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Puʻuhonua o Hōnaunau National Historical Park
IUCN Category V (Protected Landscape/Seascape)
Location Hawaii County, Hawaii, USA
Nearest city Holualoa, Hawaiʻi
Coordinates 19°25′19″N 155°54′37″W / 19.42194°N 155.91028°W / 19.42194; -155.91028Coordinates: 19°25′19″N 155°54′37″W / 19.42194°N 155.91028°W / 19.42194; -155.91028
Area 420 acres (1.7 km²)
Established July 26, 1955
Visitors 476,237 (in 2005)
Governing body National Park Service
The entrance to the park
A few examples of the Hawaiian "hale" built on the beach

Puʻuhonua o Hōnaunau National Historical Park is a United States National Historical Park located on the west coast of the island of Hawaiʻi in the U.S. state of Hawaiʻi. The historical park preserves the site where, up until the early 19th century, Hawaiians who broke a kapu (one of the ancient laws) could avoid certain death by fleeing to this place of refuge or puʻuhonua. The offender would be absolved by a priest and freed to leave. Defeated warriors and non-combatants could also find refuge here during times of battle. The grounds just outside the Great Wall that encloses the puʻuhonua were home to several generations of powerful chiefs.


The park

The 420 acre (1.7 km²) site was originally established in 1955 as City of Refuge National Historical Park and was renamed on November 10, 1978. It includes the puʻuhonua and a complex of archeological sites including: temple platforms, royal fishponds, sledding tracks, and some coastal village sites. The Hale o Keawe temple and several thatched structures have been reconstructed.

Hale O Keawe heiau

reconstructed Hale o Keawe

The park contains a reconstruction of the Hale O Keawe heiau, which was originally built by a Kona chief named Kanuha. After the death of Keawe, a great chief of Kona in the mid 16th century, his bones were entombed within the Heiau. The nobility (ali'i) of Kona continued to be buried here for 250 years. The last person buried here was a son of Kamehameha I in 1818.

It was believed that additional protection to the place of refuge was received from the mana in the bones of the chiefs. it survived several years after other temples were destroyed. It was looted by Lord George Byron (cousin of the distinguished English poet) in 1825.[1] In 1829, High Chiefess Kapiʻolani removed the remaining bones and hid them in the Pali Kapu O Keōua cliffs above nearby Kealakekua Bay. She then ordered this last temple to be destroyed. The bones were later moved to the Royal Mausoleum of Hawaii in 1858.[2]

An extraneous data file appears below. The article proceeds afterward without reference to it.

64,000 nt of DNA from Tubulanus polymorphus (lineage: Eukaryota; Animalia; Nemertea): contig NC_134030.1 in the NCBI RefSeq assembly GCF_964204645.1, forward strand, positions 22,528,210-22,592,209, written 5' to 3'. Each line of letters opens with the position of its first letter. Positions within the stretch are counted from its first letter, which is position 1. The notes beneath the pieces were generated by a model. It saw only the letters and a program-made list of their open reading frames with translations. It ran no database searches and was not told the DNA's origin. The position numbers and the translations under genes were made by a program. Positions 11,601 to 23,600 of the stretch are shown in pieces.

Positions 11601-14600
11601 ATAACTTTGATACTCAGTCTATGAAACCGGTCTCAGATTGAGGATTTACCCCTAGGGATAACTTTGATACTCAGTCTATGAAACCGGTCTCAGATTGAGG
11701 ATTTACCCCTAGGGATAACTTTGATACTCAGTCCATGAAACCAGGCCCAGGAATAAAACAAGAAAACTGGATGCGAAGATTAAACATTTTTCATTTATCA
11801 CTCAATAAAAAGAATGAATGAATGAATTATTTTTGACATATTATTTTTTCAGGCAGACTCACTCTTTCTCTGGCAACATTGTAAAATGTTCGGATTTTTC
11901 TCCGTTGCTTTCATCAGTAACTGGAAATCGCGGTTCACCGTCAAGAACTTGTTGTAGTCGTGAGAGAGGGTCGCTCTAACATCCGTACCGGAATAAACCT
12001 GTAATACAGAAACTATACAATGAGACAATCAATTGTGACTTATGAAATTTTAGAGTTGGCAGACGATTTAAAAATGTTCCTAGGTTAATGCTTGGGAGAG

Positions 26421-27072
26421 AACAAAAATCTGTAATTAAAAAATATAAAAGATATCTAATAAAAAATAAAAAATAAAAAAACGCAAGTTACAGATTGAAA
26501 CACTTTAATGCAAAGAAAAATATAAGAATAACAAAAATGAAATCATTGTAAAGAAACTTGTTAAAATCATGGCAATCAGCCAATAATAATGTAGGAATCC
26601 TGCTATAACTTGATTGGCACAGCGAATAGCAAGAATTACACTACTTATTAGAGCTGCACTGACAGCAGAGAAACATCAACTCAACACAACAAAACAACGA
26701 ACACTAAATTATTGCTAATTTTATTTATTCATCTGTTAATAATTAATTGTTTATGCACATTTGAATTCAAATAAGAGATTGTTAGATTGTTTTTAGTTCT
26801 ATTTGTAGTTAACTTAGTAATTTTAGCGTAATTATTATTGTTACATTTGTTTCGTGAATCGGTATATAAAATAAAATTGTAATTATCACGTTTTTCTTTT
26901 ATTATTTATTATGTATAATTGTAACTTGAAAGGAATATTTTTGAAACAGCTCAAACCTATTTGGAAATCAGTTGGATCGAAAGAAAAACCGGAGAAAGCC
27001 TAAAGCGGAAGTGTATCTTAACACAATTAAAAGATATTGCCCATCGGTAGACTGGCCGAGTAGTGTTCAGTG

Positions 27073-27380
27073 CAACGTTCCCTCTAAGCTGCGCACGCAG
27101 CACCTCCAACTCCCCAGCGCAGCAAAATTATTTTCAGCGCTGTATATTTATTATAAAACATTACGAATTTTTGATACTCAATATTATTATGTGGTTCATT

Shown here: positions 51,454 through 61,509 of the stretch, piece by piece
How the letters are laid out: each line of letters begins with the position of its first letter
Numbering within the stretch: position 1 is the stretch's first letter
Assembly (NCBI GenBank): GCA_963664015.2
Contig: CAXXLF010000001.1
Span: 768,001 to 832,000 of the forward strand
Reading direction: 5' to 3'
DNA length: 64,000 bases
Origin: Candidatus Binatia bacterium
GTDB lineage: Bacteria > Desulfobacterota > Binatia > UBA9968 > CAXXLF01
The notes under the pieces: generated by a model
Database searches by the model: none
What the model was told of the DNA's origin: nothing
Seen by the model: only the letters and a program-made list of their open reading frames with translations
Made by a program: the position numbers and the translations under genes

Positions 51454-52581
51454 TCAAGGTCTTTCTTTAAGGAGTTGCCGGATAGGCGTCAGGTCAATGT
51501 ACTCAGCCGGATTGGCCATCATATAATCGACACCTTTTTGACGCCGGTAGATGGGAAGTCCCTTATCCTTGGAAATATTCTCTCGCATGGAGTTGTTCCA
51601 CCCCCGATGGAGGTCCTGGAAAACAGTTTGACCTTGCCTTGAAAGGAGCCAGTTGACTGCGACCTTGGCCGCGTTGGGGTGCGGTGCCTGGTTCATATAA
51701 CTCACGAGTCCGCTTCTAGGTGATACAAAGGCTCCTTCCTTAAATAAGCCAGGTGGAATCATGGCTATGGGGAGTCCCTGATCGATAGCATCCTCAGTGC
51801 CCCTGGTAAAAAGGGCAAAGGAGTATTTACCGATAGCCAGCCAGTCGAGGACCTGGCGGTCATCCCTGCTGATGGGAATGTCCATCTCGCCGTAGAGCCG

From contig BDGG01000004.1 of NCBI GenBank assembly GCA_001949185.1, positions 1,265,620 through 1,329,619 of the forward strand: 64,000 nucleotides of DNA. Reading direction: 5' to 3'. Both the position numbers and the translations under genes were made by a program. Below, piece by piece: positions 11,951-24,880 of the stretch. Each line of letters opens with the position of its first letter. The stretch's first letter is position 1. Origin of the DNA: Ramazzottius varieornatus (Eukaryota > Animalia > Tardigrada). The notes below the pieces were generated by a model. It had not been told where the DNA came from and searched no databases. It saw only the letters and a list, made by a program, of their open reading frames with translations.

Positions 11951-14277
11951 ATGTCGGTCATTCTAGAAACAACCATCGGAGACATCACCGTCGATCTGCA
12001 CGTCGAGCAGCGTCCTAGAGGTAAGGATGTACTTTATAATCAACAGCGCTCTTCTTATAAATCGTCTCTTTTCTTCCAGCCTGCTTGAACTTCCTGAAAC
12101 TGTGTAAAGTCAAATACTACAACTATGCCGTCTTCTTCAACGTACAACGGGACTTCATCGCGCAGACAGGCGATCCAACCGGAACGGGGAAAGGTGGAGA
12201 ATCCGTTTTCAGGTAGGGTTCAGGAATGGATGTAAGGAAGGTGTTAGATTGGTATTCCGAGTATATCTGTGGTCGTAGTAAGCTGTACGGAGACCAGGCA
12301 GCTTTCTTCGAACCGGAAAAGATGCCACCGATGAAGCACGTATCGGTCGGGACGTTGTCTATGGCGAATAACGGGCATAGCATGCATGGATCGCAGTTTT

1. ^ Rowland Bloxam (1920). "Visit of H.M.S. Blonde to Hawaii in 1825". All about Hawaii: Thrum's Hawaiian annual and standard guide (Thomas G. Thrum, Honolulu): 66-82.  
  2. ^ William DeWitt Alexander (1894). "The "Hale o Keawe" at Honaunau, Hawaii". Journal of the Polynesian Society 3: pp. 159-161.  
  • Ward, Greg. 2004, The Rough Guide to Hawaii. Rough Guides.

External links


Travel guide

Up to date as of January 14, 2010

From Wikitravel

North America : United States of America : Hawaii : Big Island : Pu'uhonua o Honaunau National Historical Park
View across cove to the Pu'uhonua (refuge) area
View across cove to the Pu'uhonua (refuge) area

Pu'uhonaua o Honaunau National Historic Park [1] is a United States National Park on the Big Island in the state of Hawaii in the United States of America.


The park is open daily 7AM-8PM.

  • Visitor Center, +1 808-328-2326. Daily 8AM-5PM. Staffed for park orientation, books and videos for sale.


The Hawaii of old was an organized into a social structure including chiefs, priests, skilled laborers and commoners. Strict laws or "kapu" existed for each of the separate divisions. Death was the penalty for breaking the law. One's only option for survival was to elude your pursuers and reach the nearest puuhonua, or place of refuge.

The Royal Grounds adjacent to the pu'uhonua were a favored residence of Hawaiian chiefs. Hale-o-Keawe acted as the royal mausoleum and held the remains of 23 chiefs. It was surrounded by carved wooden images(ki'i) of the gods.The mana (spiritual power) of the remains bestowed sanctity upon this sacred area. This temple was constructed in honor of Keawe'ikekahiali'i o kamoku, the great-grandfather of Kamehameha I.

Flora and fauna

When the first Polynesians came to Hawaii, they brought with them the plants and animals they would need to make a start in the new world. In the park you can spot the shiny-leafed noni, with its pale yellow fruit. Noni was used as a tonic to treat many different ailments.

You may also notice several stone planters found around the Hale Ho'okipa Visitor Contact Station. In this dry side of the island, the planters were used to raise crops. The stone walls protected the plants from the wind and coconut husks soaked in water were placed around the growing plants to keep the soil moist.

The fragrant pua maia with its flowers of white is a native species. It used for medicine and to help set broken bones. Growing along the lava, you may spot the lavender pohuehue, a native beach morning glory. Walk under the shade of the hala tree, whose leaves are used to weave mats and baskets.

Unfortunately, many plants found in the park are invading the native ecosystem, choking out the native vegetation and damaging archeological sites. In recent years non-native red mangrove has aggressively invaded many shoreline habitats in Hawai'i. Beginning in the mid-70s, red mangrove overran both Kaloko and Aimamkapa Ponds. Shortly after the park acquired the lands the park staff aggressively removed the mangrove. This was a huge undertaking and the park's example has now been widely copied on the other islands in Hawai'i. Red mangrove has been entirely removed from the park - but the management staff constantly monitors and removes all new seedlings of this invasive weed.